Let’s face it, there’s nothing worse than waking up in the morning to find out your car’s battery is flat or dead. Don’t worry, this guide will tell you all you need to know about which car battery you’ll need if yours has reached the end of its life and how to keep your car battery in shape for as long as possible.
How do I know if my car battery needs replacing?
Not sure if you need a new car battery? Well, it’s a good job there are a few warning signs to help you out which you can always look out for, such as;
- Dashboard warning lights: according to National, the engine warning light comes on because the battery provides low voltage to the car’s computer, which will then trigger the engine and battery lights to come on. If you see the battery light on the dashboard, then this is indicating that there is something wrong, and it’s a good idea to get your battery tested as soon as possible.
- Difficulty starting your car: as with anything in life, the older it gets, the less effective it can be and it’s the same with car batteries too. As your car battery gets older, the internal components, such as the electrical components, for example, will start to erode, making it less effective. This is noticeable when you turn the key and your car engine is slow to start, says National.
- Electrical issues: Electrical systems fail from time to time and although car electrical system failures aren’t always caused by the battery, sometimes they are and you may need a replacement battery. As a car battery begins to fail, it will lose the ability to power the car’s electrical system and a new battery may be needed.
If you notice any signs of the above, or maybe your car battery goes flat after just a few days of full charge, or it just struggles to turn over on a regular day, then you might have a dead battery that probably needs replacing.
Which car battery brand is best?
With so many different recognized battery brand names in the world, it’s no wonder it can be so difficult to pick the best one for you and your car. From Yuasa to Bosch and Varta to even places like Halfords, who have their own-brand batteries, which battery brand do you choose? Realistically, according to Halford’s, you should be looking out for the cold cranking amps (how much power is provided to get the car started) and the amp hours (how long the battery will last before running out), as well as what kind of battery you’re buying.
Bosch and Varta are two of the top brands in the world, with extremely well-made batteries, with the highest quality materials, according to Car Battery Geek. At the end of the day, all any of us want is a solid and reliable battery that is low-cost and has quality manufacturing.
The question is, how much are you willing to pay for an increased-quality battery with a reliable lifespan? For example, if an Exide AGM battery was lower cost than a Bosch Flooded battery, you’d probably opt for the Exide AGM, despite Exide not being a better car battery manufacturer than Bosch.
We all have different preferences and whichever car battery you choose to replace your existing battery, you’ll choose the right battery whatever manufacturer that may be.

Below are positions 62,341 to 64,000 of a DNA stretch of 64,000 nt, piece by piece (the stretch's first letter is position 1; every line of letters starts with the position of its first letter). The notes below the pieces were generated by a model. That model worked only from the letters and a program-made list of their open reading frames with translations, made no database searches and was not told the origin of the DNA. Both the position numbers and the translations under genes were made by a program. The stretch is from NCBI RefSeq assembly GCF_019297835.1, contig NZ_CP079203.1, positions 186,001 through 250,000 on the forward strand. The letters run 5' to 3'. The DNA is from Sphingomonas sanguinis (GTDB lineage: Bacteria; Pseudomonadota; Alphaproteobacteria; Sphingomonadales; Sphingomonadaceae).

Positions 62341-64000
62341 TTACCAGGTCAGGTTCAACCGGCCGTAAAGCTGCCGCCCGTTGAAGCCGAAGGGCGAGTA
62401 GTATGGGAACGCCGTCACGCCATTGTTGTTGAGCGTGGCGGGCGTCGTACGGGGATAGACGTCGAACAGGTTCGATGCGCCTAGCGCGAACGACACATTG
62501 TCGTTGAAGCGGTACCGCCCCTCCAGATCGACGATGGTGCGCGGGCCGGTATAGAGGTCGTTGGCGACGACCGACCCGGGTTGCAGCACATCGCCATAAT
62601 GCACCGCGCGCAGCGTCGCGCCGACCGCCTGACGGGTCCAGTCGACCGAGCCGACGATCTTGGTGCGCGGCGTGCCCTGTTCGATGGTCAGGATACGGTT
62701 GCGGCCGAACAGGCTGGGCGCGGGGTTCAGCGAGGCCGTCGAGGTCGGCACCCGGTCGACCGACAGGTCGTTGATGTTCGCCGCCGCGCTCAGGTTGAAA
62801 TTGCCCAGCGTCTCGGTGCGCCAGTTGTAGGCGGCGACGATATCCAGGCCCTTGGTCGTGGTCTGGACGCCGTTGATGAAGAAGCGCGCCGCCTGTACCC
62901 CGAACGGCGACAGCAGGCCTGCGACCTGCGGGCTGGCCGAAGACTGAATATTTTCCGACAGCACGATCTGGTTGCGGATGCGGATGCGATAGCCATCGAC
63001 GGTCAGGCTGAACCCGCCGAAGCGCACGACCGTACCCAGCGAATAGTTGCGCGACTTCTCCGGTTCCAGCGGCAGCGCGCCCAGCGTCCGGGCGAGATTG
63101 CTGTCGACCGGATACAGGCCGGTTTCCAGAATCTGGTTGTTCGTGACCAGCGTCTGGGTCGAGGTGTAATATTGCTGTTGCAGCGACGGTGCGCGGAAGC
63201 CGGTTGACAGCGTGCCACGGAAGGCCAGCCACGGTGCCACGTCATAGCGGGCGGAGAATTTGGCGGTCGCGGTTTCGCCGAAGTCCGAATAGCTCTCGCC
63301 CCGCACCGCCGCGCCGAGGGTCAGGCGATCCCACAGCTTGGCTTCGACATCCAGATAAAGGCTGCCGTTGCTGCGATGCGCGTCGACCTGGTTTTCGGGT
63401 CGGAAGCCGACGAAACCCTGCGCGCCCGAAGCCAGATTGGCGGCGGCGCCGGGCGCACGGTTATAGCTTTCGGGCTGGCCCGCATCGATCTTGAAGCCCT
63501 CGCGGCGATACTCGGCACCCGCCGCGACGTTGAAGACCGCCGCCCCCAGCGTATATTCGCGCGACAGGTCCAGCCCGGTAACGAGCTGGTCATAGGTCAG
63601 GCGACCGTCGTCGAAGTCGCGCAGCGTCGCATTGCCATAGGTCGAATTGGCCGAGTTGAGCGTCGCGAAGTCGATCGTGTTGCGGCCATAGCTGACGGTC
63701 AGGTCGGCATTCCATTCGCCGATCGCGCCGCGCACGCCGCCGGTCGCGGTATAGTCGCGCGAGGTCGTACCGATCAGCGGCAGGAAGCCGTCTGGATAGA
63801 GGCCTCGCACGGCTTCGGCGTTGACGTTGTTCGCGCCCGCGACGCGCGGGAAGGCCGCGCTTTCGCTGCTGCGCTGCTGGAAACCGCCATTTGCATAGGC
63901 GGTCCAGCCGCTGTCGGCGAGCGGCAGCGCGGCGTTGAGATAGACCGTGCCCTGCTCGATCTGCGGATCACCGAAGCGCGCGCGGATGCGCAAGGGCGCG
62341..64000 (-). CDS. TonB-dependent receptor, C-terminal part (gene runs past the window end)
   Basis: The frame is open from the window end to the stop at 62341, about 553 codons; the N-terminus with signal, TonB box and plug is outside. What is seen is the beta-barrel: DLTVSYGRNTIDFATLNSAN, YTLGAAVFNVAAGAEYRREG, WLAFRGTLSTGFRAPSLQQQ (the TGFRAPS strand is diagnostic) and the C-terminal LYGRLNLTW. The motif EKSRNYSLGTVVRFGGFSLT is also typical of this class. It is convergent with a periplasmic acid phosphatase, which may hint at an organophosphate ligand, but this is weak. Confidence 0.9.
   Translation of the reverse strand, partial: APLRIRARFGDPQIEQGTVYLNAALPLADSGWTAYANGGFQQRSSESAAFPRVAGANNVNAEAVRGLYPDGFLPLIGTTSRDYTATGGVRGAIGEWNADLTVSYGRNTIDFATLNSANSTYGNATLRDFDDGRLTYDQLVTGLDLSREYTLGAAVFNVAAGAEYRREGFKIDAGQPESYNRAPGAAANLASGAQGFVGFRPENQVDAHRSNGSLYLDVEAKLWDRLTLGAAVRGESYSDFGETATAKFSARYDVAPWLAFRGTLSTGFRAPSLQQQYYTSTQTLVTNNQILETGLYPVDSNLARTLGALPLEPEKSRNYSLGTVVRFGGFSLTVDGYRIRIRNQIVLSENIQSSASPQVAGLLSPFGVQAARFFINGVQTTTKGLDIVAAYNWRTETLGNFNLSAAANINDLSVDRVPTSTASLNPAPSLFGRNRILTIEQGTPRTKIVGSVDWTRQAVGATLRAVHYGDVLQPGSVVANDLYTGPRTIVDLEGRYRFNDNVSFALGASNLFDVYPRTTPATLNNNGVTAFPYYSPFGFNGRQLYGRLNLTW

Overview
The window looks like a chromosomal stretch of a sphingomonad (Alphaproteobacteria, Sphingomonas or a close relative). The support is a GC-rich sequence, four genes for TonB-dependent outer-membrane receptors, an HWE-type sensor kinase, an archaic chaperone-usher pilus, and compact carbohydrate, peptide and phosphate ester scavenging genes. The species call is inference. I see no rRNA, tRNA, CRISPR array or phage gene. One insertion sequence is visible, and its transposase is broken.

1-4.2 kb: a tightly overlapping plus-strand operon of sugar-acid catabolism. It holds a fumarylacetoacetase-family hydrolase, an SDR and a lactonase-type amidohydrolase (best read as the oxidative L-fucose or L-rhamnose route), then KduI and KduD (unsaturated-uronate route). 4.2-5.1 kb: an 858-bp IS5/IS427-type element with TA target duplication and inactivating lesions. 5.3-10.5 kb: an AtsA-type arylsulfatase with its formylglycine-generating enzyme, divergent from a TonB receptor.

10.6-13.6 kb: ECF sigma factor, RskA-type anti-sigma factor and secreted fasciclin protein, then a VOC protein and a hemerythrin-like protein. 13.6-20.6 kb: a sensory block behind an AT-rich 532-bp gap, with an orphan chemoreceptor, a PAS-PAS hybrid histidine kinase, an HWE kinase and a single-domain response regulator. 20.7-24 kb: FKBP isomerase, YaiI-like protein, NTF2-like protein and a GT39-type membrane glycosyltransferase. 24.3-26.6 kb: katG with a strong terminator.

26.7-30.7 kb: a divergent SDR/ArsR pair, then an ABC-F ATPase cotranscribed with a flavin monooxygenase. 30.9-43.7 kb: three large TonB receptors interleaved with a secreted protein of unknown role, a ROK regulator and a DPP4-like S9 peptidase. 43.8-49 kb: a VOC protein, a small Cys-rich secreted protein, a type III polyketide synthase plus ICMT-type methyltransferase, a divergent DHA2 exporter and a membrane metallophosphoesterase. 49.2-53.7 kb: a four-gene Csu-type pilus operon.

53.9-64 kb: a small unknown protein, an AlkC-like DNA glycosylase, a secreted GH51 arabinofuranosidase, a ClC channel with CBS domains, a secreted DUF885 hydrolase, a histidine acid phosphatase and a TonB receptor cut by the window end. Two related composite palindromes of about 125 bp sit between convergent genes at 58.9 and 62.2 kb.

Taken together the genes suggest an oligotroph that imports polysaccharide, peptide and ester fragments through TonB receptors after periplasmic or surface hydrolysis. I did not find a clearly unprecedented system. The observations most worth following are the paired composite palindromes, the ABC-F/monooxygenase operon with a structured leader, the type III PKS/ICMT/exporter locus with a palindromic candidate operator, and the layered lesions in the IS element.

What are the different types of car batteries?
There are various car batteries, but you may have seen that there are three main types of car batteries:
- Normal flooded batteries (standard lead-acid batteries)
- EFB batteries
- AGM batteries
The most common type of car battery is the lead acid battery, which is durable and relatively cheap to replace. These 20,000 start batteries will last a long time before they’ll need to be replaced, plus they’re covered by a 3-year guarantee.
If your car has a stop-start system, then you’ll need either an EFB or AGM battery as a traditional flooded battery will not do. Although these batteries are a little bit more expensive, they last an incredible 360,000 starts!
How do I know what battery I need for my car?
Finding the correct battery that is suitable for your car can be tricky but that’s what we’re here for. There are just a couple of pieces of information that you’ll need if you’re looking to find out which is the correct battery for your vehicle, according to the Battery Group and those are:
- Vehicle Registration Number
- Current Battery Dimensions L x W x H (mm)
- Does your vehicle have start/stop technology?
- 3 Digit UK Part Code
Once you have all of these details, you’ll be one step closer to having your car battery fit for your new car battery. You simply need to pop this information into a license plate checker website and they will be able to provide you with a list of compatible batteries for your car.
For example, you can find out your battery size and which car battery you need for your vehicle by using a tool such as the Euro Car Parts battery finder tool.
What is the average life of a car battery?
How long your car battery will last is a tricky question to answer and sadly it doesn’t have a straightforward answer, as it depends on various things. For example, it depends on the type of battery your car has to how often you turn your engine on and off, to even how far you drive each year. Of course, there will be certain types of batteries that will last longer, says Halfords, but one of the main things to be wary about is the number of starts within the battery.